HALL, Captain Basil (1788-1844). Travels in North America in the Years 1827 and 1828. Edinburgh: For Cadell and Co., 1829.

  • $ 1,000.00
    Unit price per 


HALL, Captain Basil (1788-1844). Travels in North America in the Years 1827 and 1828. Edinburgh: For Cadell and Co., 1829.


3 volumes. 8vo., (8 x 4 ¾ inches). Fine engraved frontispiece “Map of the United States and Canada” with original hand color (detached, some toning), folding demographic chart. Later quarter maroon morocco, marbled boards, the spine in six compartments separated by five raised bands, gilt lettered in three and the rest gilt tooled, all edges marbled (front cover of volume I detaching).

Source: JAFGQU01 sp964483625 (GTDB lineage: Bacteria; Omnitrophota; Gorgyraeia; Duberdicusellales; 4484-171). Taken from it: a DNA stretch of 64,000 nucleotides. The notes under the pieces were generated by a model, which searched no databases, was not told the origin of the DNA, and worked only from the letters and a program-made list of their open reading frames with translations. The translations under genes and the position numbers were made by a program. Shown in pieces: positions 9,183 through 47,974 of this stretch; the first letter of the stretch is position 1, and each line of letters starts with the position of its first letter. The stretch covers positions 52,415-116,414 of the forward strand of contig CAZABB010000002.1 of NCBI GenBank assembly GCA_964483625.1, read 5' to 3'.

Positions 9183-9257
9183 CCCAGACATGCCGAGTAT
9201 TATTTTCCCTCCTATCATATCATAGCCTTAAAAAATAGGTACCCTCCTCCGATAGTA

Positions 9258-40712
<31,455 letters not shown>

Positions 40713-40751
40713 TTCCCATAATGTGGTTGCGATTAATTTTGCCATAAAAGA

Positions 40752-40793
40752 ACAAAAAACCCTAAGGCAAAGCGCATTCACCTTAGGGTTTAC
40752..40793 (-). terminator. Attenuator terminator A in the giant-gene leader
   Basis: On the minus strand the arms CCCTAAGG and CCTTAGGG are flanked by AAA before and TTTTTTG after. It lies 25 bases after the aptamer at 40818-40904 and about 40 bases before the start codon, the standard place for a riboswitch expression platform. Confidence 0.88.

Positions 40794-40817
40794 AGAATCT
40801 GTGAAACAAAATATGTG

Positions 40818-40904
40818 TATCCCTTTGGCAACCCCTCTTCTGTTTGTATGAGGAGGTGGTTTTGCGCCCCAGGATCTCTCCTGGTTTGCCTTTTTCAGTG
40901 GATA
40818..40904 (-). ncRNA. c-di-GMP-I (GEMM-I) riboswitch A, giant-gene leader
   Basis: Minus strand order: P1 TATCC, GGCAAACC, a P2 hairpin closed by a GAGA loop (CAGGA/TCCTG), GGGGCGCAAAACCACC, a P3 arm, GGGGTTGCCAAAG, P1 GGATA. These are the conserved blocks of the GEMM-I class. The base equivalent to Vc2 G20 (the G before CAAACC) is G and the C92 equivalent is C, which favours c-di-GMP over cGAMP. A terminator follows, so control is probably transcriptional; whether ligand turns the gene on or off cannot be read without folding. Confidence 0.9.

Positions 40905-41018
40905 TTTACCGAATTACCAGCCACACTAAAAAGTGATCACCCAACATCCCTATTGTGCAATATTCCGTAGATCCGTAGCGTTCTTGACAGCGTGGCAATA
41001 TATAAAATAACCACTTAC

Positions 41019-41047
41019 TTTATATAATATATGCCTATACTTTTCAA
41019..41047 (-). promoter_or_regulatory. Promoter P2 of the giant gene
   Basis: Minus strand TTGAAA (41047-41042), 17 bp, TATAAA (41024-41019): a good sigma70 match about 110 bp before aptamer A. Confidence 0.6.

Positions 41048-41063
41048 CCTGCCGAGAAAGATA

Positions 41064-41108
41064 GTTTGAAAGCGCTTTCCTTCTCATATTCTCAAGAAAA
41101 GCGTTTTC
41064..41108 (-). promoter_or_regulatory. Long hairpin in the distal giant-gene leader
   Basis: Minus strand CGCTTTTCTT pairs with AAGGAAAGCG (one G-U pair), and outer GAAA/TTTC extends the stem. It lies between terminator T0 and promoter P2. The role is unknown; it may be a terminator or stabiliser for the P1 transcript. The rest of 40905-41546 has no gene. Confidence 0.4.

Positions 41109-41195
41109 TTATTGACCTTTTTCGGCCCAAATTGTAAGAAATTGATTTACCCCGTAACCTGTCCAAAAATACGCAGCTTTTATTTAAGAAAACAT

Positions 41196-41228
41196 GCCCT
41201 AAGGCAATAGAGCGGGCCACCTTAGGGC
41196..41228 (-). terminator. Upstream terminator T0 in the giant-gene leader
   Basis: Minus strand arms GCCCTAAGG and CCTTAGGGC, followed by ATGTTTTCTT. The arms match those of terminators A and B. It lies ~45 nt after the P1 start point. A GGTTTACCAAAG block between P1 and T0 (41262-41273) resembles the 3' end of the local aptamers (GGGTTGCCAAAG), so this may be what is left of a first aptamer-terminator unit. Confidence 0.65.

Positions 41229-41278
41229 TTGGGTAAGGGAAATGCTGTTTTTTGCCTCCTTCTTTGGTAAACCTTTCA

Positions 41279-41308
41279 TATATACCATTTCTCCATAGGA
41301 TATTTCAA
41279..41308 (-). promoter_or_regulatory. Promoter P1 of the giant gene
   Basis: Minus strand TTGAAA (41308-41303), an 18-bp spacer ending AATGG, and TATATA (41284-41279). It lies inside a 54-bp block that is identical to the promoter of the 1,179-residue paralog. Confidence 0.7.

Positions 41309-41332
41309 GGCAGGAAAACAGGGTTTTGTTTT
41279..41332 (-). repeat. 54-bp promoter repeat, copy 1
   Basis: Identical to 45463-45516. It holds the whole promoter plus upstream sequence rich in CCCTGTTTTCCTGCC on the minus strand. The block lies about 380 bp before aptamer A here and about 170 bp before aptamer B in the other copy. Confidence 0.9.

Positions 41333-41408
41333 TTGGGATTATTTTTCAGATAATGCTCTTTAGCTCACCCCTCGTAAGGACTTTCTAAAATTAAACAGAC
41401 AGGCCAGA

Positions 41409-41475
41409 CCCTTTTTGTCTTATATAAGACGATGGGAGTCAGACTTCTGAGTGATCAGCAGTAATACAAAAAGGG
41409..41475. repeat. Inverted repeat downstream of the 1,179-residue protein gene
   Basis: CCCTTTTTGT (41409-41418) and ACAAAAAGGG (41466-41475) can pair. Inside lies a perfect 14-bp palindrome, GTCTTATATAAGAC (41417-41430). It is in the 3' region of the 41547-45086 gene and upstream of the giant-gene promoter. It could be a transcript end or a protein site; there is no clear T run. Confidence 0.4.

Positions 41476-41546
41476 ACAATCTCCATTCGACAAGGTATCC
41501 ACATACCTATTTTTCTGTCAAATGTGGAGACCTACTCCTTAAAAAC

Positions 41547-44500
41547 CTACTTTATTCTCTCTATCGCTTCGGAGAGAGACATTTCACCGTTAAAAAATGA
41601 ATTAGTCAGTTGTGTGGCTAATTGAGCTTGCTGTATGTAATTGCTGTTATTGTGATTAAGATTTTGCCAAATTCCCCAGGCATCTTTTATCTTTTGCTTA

First edition. Hall was s Captain in the British Navy, who published many accounts of his travels, most notably his “Account of a Voyage of Discovery to the West Coast of Correa, and the Great Loo-Choo Island,” 1818. Having resigned from the Navy in 1823, Hall spent fourteen months of 1827-1828 touring the United States and, for nine weeks, Canada. “Aided by his literary reputation and more than 100 letters of recommendation, he dined with famous people such as President John Quincy Adams, the governors of several states, and artists and academics, toured all the chief eastern rivers, including the Alabama between Montgomery and Mobile, as well as the Great Lakes, the chief canals, and the Gulf of Mexico between Mobile and New Orleans. Hall's most significant land journey was by carriage across Georgia, an adventure far different from any in the more advanced eastern states, and one that included his being feted by the Creek Indians. Altogether he claimed to have traveled 8,800 miles in the United States and Canada. “Hall’s three-volume ‘Travels in North America in the Years 1827 and 1828,’ published in 1829 in Edinburgh and London, was one of the most widely read of over 200 such books written by British travelers to North America before the Civil War. Like all of these books, however, it was in general condemned by American readers inordinately sensitive to and defensive about any European’s judgments concerning the new nation’s political experiments, its classless society, and its system of slavery which, especially to Britons at the time, was becoming more and more abhorrent. Nevertheless, perhaps in part because of Hall’s intent to help his countrymen ‘think the Americans more worthy of regard and confidence,’ perhaps in part because he was determined to learn about America only from Americans, Hall’s ‘Travels’ was more nearly acceptable in the United States than contemporaneous accounts by Frances Trollope, Dickens, and, especially, the outspoken Marryat, another retired naval captain who visited the United States in 1837-1838. Readers today, especially Americans, will in fact find Hall’s keen, detailed, and well-written observations to be both just and significant. One highly original side feature of this American journey was the collection of forty drawings Hall made with the help of the camera lucida, and which he published simultaneously with the ‘Travels’ in a small volume that underwent several editions. The ‘Travels’ itself had two more editions in its first year” (Percy Addams for ANB). Sabin 29725. Howes H-47. Clark III 48. Dionne II 1045. Lande 404.